Sources

“Alfred Charles Byrne.” FamilySearch.org. Intellectual Reserve, 2020. Retrieved from https://www.familysearch.org/ark:/61903/1:1:VT71-PDC.

Bradley, Thomas J. “Byrne-Haberman.” Australasian Record, September 9, 1935.

Butler, F[rancis] J. “South Australasian Conference and Camp Meeting.” Australasian Record, April 29, 1935.

Butler, S[idney] C. “Wanda Eugenie Byrne,” Australasian Record and Advent World Survey, March 25, 1968.

“Distribution of Labour.” Australasian Record, November 11, 1918.

“Distribution of Labour.” Australasian Record, September 5, 1927.

“Distribution of Labour.” Australasian Record, September 24, 1928.

District of Albury. Birth Certificates. Government of New South Wales Registry Office of Births, Deaths, and Marriages, Sydney, New South Wales.

Fletcher, W[illiam] W. “General Meetings in Fiji-Part 2.” Australasian Record, July 9, 1928.

Haberman, Wanda E. “A New and Exciting Experience at Navuso School, Fiji.” Australasian Record, December 7, 1925.

Haberman, Wanda E. “A Sabbath School Convention.” Australasian Record, August 21, 1922.

Haberman, Wanda E. “Good Word from Broken Hill.” Australasian Record, August 31, 1931.

Haberman, Wanda E. “Wainibuka School, Fiji.” Australasian Record, July 6, 1925.

Hammond, H. W[alter]. “Alfred Charles Byrne.” Australasian Record and Advent World Survey, November 3, 1958.

“Our Sydney city effort…” Australasian Record, August 9, 1920.

“Outward Bound.” Australasian Record, December 11, 1922.

Seventh-day Adventist Yearbooks. Washington, D.C.: Review and Herald Publishing Association, 1920-1935.

Notes

  1. District of Albury, Birth certificate no. 3575 (1894), Government of New South Wales Registry Office of Births, Deaths, and Marriages, Sydney, New South Wales.

  2. “Distribution of Labour,” Australasian Record, November 11, 1918, 36-37.

  3. “North New South Wales Conference,” Seventh-day Adventist Yearbook (Washington, D.C.: Review and Herald Publishing Association, 1922), 144.

  4. Wanda E. Haberman, “A Sabbath School Convention,” Australasian Record, August 21, 1922, 5.

  5. “Outward Bound,” Australasian Record, December 11, 1922, 8.

  6. Wanda E. Haberman, “Wainibuka School, Fiji,” Australasian Record, July 6, 1925, 3.

  7. Wanda E. Haberman, “A New and Exciting Experience at Navuso School, Fiji,” Australasian Record, December 7, 1925, 3.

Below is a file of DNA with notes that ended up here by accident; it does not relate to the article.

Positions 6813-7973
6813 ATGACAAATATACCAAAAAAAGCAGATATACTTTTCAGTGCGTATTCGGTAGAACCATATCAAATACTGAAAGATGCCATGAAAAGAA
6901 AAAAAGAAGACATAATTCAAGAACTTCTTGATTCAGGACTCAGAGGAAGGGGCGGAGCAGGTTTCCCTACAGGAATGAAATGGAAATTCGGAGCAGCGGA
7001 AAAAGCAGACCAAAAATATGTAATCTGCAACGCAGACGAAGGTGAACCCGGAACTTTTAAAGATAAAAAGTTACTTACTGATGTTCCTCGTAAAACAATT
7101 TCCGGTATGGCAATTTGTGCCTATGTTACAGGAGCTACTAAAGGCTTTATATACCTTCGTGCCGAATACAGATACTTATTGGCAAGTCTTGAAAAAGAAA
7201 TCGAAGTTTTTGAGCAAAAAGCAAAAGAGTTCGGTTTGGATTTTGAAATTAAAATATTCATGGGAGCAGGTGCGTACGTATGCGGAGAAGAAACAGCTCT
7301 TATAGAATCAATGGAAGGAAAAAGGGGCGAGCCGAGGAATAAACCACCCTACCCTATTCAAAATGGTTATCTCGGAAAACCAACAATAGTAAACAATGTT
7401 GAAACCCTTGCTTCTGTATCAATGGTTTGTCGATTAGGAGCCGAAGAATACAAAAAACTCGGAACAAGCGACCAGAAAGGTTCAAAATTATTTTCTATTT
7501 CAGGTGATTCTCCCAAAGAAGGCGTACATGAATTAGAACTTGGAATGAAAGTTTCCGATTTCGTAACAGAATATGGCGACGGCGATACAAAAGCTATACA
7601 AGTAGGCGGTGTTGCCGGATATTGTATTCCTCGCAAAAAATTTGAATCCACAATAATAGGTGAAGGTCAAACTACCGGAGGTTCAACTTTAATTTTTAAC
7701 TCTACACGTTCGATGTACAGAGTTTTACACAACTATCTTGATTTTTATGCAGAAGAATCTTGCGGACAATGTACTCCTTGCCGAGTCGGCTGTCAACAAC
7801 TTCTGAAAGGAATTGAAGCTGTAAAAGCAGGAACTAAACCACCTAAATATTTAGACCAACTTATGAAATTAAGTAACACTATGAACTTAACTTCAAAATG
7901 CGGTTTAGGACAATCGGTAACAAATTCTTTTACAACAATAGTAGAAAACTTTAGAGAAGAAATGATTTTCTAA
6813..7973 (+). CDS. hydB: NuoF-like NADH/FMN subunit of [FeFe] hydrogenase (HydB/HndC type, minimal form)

8. “South Australian Conference,” Seventh-day Adventist Yearbook (Washington, D.C.: Review and Herald Publishing Association, 1927), 218.

  9. “Distribution of Labour,” Australasian Record, September 5, 1927, 5-6.

  10. W[illiam] W. Fletcher, “General Meetings in Fiji-Part 2,” Australasian Record, July 9, 1928, 3-4.

  11. “Distribution of Labour,” Australasian Record, September 24, 1928, 4-5.

  12. E.g., Wanda E. Haberman, “Good Word from Broken Hill,” Australasian Record, August 31, 1931, 8.

  13. F[rancis] J. Butler, “South Australian Conference and Camp Meeting,” Australasian Record, April 29, 1935, 3-4.

  14. Thomas J. Bradley, “Byrne-Haberman,” Australasian Record, September 9, 1935, 7.

  15. H. W[alter] Hammond, “Alfred Charles Byrne,” Australasian Record and Advent World Survey, November 3, 1958, 11.

  16. “Alfred Charles Byrne,” FamilySearch.org. Intellectual Reserve, 2020,accessed May 18, 2020, https://familysearch.org/ark:/61903/1:1:VT71-PDC.

  17. S[idney] C. Butler, “Wanda Eugenie Byrne,” Australasian Record and Advent World Survey, March 25, 1968, 14.

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Hook, Milton. "Byrne, Wanda Eugenie (Habermann) (1894–1968)." Encyclopedia of Seventh-day Adventists. April 28, 2021. Accessed January 25, 2022. https://encyclopedia.adventist.org/article?id=7IF1.

Hook, Milton. "Byrne, Wanda Eugenie (Habermann) (1894–1968)." Encyclopedia of Seventh-day Adventists. April 28, 2021. Date of access January 25, 2022, https://encyclopedia.adventist.org/article?id=7IF1.

Hook, Milton (2021, April 28). Byrne, Wanda Eugenie (Habermann) (1894–1968). Encyclopedia of Seventh-day Adventists. Retrieved January 25, 2022, https://encyclopedia.adventist.org/article?id=7IF1.